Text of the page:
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Des Moines, Iowa native serves aboard USS Ronald Reagan

Posted April 20, 2015 in Altoona, Community Web Exclusives

SAN DIEGO – A 2009 Southeast Polk High School graduate and Des Moines, Iowa, native is serving on one of the world’s largest warships, the U.S. Navy aircraft carrier USS Ronald Reagan.

Petty Officer 3rd Class Charles Cole is a culinary specialist aboard the San Diego-based ship, a Nimitz-class nuclear-powered aircraft carrier and one of only ten operational aircraft carriers in the Navy today.COLE-150331-N-YM440-203

“We take care of any damage control repairs that need to be made on the mess decks,” said Cole

Named in honor of former President Ronald Reagan, the carrier is longer than 3 football fields, at nearly 1,100 feet long. The ship is 252 feet wide and weighs more than 100,000 tons. Two nuclear reactors can push the ship through the water at nearly 35 mph.

As a sailor with numerous responsibilities, Cole said he is proud to serve his country aboard an aircraft carrier.

“I like being on an aircraft carrier with more room where I don’t feel confined on such a large ship,” said Cole.

Cole also said he is very proud of the work he is doing as part of USS Ronald Reagan’s nearly 3,000-member crew, helping protect America on the world’s oceans.

Sailors’ jobs are highly varied aboard USS Ronald Reagan. Nearly 3,000 men and women make up the ship’s company, which keeps all parts of the aircraft carrier running smoothly — this includes everything from washing dishes and preparing meals to handling weaponry and maintaining the nuclear reactors. Another 2,000 or so form the air wing, the people who actually fly and maintain the aircraft.

“I never cease to be impressed with the type and quality of work that goes on aboard the carrier each day,” said Capt. Christopher E. Bolt, the carrier’s commanding officer. “Our team is filled with highly qualified young adults – in many cases, 19 and 20 years old – and they’re out here launching and recovering aircraft, running a complex propulsion system safely, serving as air traffic controllers, operating sophisticated electronics, and keeping this floating city alive and functioning. Their work ethic, enthusiasm, and esprit de corps are second to none. If you pick up a newspaper in any city and examine what other 19- and 20-year-olds are doing, there is no comparison to the level of responsibility our Sailors hold. That caliber of Sailor is what has earned us the title of America’s Flagship.”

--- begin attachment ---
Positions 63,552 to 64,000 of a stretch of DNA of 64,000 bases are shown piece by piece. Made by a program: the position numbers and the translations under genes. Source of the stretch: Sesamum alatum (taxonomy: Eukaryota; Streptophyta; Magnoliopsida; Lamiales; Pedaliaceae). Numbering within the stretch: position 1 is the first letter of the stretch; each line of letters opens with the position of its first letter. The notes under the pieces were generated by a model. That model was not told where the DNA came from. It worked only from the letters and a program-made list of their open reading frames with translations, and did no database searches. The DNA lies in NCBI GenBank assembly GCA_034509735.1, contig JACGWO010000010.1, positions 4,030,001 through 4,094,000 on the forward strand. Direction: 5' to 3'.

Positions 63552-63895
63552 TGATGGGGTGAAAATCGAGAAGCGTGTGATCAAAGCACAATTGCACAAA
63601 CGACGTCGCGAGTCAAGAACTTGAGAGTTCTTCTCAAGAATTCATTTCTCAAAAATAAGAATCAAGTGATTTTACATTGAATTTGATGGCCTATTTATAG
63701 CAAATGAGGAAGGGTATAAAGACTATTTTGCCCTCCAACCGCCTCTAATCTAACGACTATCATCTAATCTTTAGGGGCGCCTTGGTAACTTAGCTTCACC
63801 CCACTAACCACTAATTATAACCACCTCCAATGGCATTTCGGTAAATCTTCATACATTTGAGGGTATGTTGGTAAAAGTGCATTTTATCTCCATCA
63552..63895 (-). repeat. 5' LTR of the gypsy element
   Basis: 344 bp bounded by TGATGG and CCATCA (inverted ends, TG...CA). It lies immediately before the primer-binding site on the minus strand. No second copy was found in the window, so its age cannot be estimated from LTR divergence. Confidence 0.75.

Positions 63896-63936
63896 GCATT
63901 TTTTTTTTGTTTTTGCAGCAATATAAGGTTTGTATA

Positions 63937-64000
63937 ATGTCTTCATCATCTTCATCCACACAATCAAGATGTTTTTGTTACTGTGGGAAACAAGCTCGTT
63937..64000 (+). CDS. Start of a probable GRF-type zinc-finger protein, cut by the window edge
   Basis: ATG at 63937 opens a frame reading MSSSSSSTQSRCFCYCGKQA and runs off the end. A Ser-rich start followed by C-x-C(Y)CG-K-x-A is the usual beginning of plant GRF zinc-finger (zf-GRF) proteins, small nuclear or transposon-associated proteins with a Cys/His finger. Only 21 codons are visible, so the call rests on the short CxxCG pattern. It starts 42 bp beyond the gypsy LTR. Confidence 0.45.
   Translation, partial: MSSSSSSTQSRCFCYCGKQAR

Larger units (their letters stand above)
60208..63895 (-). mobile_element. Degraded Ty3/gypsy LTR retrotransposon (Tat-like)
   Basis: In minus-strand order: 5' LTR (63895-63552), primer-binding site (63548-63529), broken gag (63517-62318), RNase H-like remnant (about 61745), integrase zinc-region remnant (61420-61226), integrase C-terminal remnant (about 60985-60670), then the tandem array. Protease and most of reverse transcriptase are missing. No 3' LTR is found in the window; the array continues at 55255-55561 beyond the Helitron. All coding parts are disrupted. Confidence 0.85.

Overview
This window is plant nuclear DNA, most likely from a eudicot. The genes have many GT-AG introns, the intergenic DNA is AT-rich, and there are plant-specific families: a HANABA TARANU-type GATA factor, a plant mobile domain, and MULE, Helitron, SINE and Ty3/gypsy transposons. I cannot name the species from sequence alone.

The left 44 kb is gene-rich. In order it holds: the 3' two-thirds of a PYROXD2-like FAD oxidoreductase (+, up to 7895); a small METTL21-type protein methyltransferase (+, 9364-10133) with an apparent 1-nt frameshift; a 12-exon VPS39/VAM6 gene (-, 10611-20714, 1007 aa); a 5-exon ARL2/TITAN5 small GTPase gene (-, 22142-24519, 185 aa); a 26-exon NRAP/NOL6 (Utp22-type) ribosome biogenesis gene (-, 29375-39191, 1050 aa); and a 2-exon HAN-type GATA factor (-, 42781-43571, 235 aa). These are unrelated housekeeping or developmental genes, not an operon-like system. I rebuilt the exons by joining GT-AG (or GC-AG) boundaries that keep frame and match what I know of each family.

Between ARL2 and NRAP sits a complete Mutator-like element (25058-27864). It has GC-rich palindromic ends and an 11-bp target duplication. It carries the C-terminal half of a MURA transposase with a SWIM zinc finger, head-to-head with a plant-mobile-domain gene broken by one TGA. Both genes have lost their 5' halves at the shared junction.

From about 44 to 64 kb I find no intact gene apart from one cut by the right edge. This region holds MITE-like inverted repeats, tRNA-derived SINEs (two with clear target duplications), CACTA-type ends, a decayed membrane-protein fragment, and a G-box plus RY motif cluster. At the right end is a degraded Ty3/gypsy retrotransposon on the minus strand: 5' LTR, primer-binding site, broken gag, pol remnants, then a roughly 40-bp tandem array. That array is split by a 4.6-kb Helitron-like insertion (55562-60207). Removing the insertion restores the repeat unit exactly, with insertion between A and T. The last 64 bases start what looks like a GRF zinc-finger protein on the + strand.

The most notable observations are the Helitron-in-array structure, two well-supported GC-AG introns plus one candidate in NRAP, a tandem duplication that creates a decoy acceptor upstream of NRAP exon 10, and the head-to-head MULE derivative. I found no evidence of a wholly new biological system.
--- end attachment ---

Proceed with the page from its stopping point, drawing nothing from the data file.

USS Ronald Reagan is also a self-sustaining, mobile airport and, like each of the Navy’s aircraft carriers, is designed for a 50-year service life. While underway, the ship carries more than 70 jets, helicopters and other aircraft, all of which take off from and land on the carrier’s 4.5-acre flight deck. Four powerful catapults launch aircraft off the bow of the ship. After lowering a tail hook that protrudes from the rear of the aircraft, jets and aircraft land by snagging a steel cable called an arresting wire.

After an extended maintenance period spent pier side in San Diego, USS Ronald Reagan is preparing for its move to Japan, as part of the first ever three-hull aircraft carrier crew and hull swap. It will replace USS George Washington in Japan and become part of the U.S. 7th Fleet forward-deployed naval forces (FDNF) in Yokosuka, Japan. As part of this rebalance strategy to increase the Navy’s presence in the Pacific Fleet, USS Theodore Roosevelt will move from Norfolk, Va., to San Diego.

In 2008, George Washington was the first nuclear-powered aircraft carrier sent to Japan as part of the FDNF. Maintaining a FDNF capability supports the United States’ commitment to the defense of Japan and the security and stability of the vital Indo-Asia-Pacific region.

As a member of one of the U.S. Navy’s most relied upon assets, Cole and other USS Ronald Reagan sailors know they are part of an agile and skilled team standing ready to defend America.

The Navy is uniquely positioned to be there, on the world’s oceans, patrolling what is essentially the world’s interstate ocean highway system. The U.S. Navy ensures the free flow of global trade which, in turn, preserves America’s economic prosperity. When it comes to protecting and defending America, being there matters. And America’s Navy is already there.

“I like the deployments and being able to see new places around the world. I enjoy meeting new people and experiencing their cultures,” said Cole.

 

“Why Being There Matters”

On our planet, more than 70 percent of which is covered by water, being there means having the ability to act from the sea. The Navy is uniquely positioned to be there; the world’s oceans give the Navy the power to protect America’s interests anywhere, and at any time. Your Navy protects and defends America on the world’s oceans. Navy ships, submarines, aircraft and, most importantly, tens of thousands of America’s finest young men and women are deployed around the world doing just that. They are there now. They will be there when we are sleeping tonight. They will be there every Saturday, Sunday and holiday this year. They are there around the clock, far from our shores, defending America at all times.

Thank you very much for your support of the men and women in U.S. Navy, deployed around the clock and ready to protect and defend America on the world’s oceans.

 

Very respectfully,

Glenn Sircy, APR
Navy Office of Community Outreach
5722 Integrity Drive, Bldg 456-3
Millington, TN 38054





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